There are all sorts of hacks to help with goal management and sustaining personal productivity. Here are 10 that take only a few seconds:
1.) Compete with yourself
If physicists are right, there are parallel universes right now where versions of yourself are being more productive than you.
Aim to be better than them.
2.) Ally with yourself
You can also use the existence of the “other versions” of yourself as an ally.
When I’m trying to decide which path to take, which paragraph to delete, which idea to pursue, I inevitably get into “But what about?” mode.
This leads to analysis paralysis in which I spend all my time debating between X and Y when, really, it doesn’t matter. Goal management involves some degree of debating priorities, but first and foremost is the actual doing of things.
By recognizing there are infinite versions of myself out there, I can imagine them taking up the alternatives. If I do X, they’ll do Y.
In a weird way, I’m doing it all.
3.) Don’t check off your task after you complete it…
Wait until right before you start your next task.
The dopamine hit is more useful after a break than during it. Save it.
4.) Save your darlings and kill your enemies
Say you’re editing a document down, trying to make it as succinct as possible, and there are some spots you love—but that are unnecessary—and some spots you hate—they’re really hard to revise, or particularly sloppy.
Copy the stuff you love to another file for use some other time.
Delete the stuff that you hate. Don’t waste your time. If the whole document falls apart because of this one section, you’ll realize it and replace it with something you hate less.
The same applies to all sorts of tasks.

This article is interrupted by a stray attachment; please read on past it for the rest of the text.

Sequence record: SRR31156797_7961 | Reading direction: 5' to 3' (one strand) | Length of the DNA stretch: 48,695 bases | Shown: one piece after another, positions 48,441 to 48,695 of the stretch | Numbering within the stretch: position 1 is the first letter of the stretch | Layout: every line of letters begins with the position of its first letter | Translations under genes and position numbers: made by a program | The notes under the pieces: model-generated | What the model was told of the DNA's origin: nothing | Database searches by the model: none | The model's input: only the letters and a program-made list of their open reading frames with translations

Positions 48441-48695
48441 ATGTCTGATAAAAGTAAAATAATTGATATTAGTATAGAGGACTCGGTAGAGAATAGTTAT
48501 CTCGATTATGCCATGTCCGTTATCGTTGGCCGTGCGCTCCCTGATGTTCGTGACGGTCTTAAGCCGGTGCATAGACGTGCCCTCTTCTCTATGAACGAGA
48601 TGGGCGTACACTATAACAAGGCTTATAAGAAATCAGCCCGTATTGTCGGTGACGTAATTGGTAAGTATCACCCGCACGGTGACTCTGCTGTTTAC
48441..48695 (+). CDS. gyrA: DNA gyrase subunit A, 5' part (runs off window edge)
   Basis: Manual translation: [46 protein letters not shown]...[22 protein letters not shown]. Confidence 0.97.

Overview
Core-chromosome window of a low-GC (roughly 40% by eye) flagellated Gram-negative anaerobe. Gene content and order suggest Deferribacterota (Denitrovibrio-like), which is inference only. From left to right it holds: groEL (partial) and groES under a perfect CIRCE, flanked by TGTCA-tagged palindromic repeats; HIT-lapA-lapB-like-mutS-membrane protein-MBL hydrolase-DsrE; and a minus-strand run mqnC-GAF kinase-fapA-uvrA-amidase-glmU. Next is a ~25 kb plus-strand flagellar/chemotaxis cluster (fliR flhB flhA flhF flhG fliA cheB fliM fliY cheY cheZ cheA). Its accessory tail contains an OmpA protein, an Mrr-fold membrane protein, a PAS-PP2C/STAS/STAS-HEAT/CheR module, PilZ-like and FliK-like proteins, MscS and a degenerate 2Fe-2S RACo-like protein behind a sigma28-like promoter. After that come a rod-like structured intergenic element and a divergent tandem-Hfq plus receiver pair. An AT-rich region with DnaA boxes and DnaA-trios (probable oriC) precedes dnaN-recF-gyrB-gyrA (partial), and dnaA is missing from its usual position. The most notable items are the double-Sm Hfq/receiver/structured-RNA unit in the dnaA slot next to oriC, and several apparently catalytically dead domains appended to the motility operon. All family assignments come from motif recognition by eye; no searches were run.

Personal productivity often requires a filet knife... but sometimes you have to swing a battle axe.
5.) “I should have” is a dumb thing to say
The above is almost always true. The only time it’s not is when:
- a future situation, with the same exact context, will arise in the near future, and there’s a lesson to be learned;
- the lesson will actually help you;
- the price of time, energy, and other resources spent drawing and applying the lesson is worth it.
6.) Accept limitations
Have you ever watched a Disney show, or other kids’ show, during which they have the characters sing a pretty-bad song?
It’s actually brilliant that the writers or producers or whoever include such bad songs.
Good songs would eat up more resources. And music isn’t the point of the show. Disney, Nickelodeon, etc. are not selling music.
There are limitations to every project. Find them and embrace them.
7.) Start ridiculously small then call it quits
Jog for one minute. Shoot ten baskets. Read ten pages.
On the next day, add 10%: jog for 1:06, shoot eleven baskets, read eleven pages.
Compound it, rounding up or down, doesn't matter. The point is to minimize the Resistance.
So on day 3: jog for 1:12 or :13, shoot twelve or thirteen baskets, read twelve or thirteen pages.
8.) Do the little annoying thing then call it quits
Often I find there’s some minor task that I really don’t want to do for some inexplicable reason. It doesn’t take long, is easy, uses few resources… yet I still procrastinate.
In these situations, allow yourself to quit your productive day after you do that one little annoying thing.
9.) Procrastinate productively
An alternative to the above is to use the little annoying thing to your advantage. Purposely do everything but that task. Purposely let that ball drop in order to keep other balls in the air.
10.) Use music, but use it strategically
10.) Everyone has some song or album that pumps them up. (For me, it’s The Rocky Soundtrack, always has.) Listen to it while you work. But the key is: don't overdo it. Tie the music to a task that really requires focus and hard work. Make it a ritual.
See? Stupidly easy.
This was primarily sourced from Long Term Person, Short Term World, available on Amazon.